Both test cases work in a similar way: Firstly, they set the desired frequency and duty cycle by invoking the corresponding functions using the Code Interface. Secondly, they measure the generated PWM signal for 100ms by calling the earlier discussed keyword. Lastly, they check the measured values deviation from the desired value using the other previously discussed keyword.

During the whole test execution, the specified GPIO pin is exposed to the logic analyzer.

*** Test Cases ***
Generate 1kHz PWM and assert only frequency
    Dut Invoke    set_frequency    1000
    Dut Invoke    set_duty    50

    Measure PWM for 100ms
    ${freq_Hz} =    PWM0 Get Frequency

    Frequency ${freq_Hz} is within 0.1% of 1000

Generate 500Hz PWM with 25% duty cycle and assert only dutycycle
    Dut Invoke    set_frequency    500
    Dut Invoke    set_duty    25

    Measure PWM for 100ms
    ${duty_%} =    PWM0 Get Duty Cycle

    Dutycycle ${duty_%} is within 0.1% of 0.25

Trying it out

Now, we have only one thing left to do: Let’s harvest the fruit of our work! It’s as simple as starting a single test or the whole test suite from VS-Code by pressing the play button next to one of the test cases. The test results (`PASS` or `FAIL`) will be visible in the built-in terminal. In case we want to inspect the generated signal on the logic analyzer, we naturally have to start the analyzer’s recording/capture before starting the test:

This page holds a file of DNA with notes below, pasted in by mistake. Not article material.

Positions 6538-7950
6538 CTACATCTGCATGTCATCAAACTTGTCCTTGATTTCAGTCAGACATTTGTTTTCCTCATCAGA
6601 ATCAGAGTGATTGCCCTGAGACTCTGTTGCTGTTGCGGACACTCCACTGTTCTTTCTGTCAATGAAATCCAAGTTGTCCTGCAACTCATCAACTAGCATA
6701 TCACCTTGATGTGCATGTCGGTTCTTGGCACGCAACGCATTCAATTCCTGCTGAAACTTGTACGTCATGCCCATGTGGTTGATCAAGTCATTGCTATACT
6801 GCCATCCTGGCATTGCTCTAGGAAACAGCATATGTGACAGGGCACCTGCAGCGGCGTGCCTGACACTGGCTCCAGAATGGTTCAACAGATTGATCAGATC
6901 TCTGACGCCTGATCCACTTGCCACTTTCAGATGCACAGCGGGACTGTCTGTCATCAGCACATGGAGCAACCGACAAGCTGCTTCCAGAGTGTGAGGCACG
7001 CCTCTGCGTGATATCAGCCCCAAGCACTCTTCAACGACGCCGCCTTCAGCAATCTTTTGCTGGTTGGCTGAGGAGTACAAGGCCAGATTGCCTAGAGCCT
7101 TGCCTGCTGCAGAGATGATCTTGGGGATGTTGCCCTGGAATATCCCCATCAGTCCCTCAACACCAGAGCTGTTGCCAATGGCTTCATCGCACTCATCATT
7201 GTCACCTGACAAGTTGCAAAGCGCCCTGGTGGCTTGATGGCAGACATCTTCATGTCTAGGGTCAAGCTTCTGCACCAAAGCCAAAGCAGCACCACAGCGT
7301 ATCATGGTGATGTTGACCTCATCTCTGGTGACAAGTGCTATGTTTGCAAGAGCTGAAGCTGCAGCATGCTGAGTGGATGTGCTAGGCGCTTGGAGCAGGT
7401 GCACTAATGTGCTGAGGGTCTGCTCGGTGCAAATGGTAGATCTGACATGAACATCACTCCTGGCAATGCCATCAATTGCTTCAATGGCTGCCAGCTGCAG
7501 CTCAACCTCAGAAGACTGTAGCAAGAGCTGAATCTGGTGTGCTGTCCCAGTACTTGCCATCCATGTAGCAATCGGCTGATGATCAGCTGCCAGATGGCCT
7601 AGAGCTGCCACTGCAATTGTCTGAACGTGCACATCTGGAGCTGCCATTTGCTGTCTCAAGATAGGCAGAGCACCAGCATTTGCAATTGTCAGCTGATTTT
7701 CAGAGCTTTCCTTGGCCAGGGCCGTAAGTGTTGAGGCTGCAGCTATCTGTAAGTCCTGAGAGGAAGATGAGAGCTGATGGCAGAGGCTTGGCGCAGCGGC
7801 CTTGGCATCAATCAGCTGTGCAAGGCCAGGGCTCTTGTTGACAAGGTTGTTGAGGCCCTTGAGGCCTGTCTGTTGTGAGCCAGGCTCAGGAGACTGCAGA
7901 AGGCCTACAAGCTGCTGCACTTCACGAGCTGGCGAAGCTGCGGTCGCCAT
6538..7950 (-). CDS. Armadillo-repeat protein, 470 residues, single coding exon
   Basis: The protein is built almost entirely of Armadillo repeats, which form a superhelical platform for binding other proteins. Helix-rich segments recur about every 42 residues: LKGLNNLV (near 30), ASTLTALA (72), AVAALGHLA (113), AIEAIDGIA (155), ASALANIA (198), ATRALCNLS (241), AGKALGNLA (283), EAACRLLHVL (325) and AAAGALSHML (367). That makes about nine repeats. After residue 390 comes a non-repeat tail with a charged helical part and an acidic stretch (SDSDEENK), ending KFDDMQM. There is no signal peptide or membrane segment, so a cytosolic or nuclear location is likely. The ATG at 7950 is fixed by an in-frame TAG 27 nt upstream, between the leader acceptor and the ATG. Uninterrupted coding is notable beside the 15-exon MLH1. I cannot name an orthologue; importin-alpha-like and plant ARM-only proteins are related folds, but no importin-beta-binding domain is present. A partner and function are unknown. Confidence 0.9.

Complete success! Both test cases are green, so it seems like our PWM generator can meet the >0.1% deviation requirement for both frequency and duty cycle.

But – as already discussed in the previous Heise article – the PWM generator also has its limitations: Due to timing issues in the PIO program, our generator cannot generate all frequencies and duty cycles with equal accuracy. It even fails at generating some specific signals. For example, the generator is not capable of generating signals with 100% duty cycle, since it always needs a few clock cycles to set the output pin after the start of a period.

So let’s try exactly that! We will change the second test case to generate and assert a signal with a 100% duty cycle and restart it’s execution:

As expected, the second test case now fails with an error message telling us, that the maximum deviation for the duty cycle was exceeded. Looking at the PWM generator’s output on the logic analyzer, we can visually verify the test results. It is obvious, that the signal does not have a duty cycle of 100%, but shows a short amount of time each period, where the output pin is low. This is exactly the amount of time the PIO program needs to set the output pin.

Try it for yourself

You can try out all of this and more for yourself on real hardware by accessing our online Demo. We’ll provide you with your personal instance of an online version of VS-Code connected to one of our Demo ExecutionPlatforms. After accessing the demo, you can navigate to the example discussed in this article, `/example/pio_pwm/pio_pwm.pio`. To see the logic analyzer, you can simply press `VIEW IN LOGIC ANALYZER` in the top right of your screen. You can even try to fix or minimize the limitations and faults of our simple PWM generator. To build your changes just hit the build button at the bottom of the screen.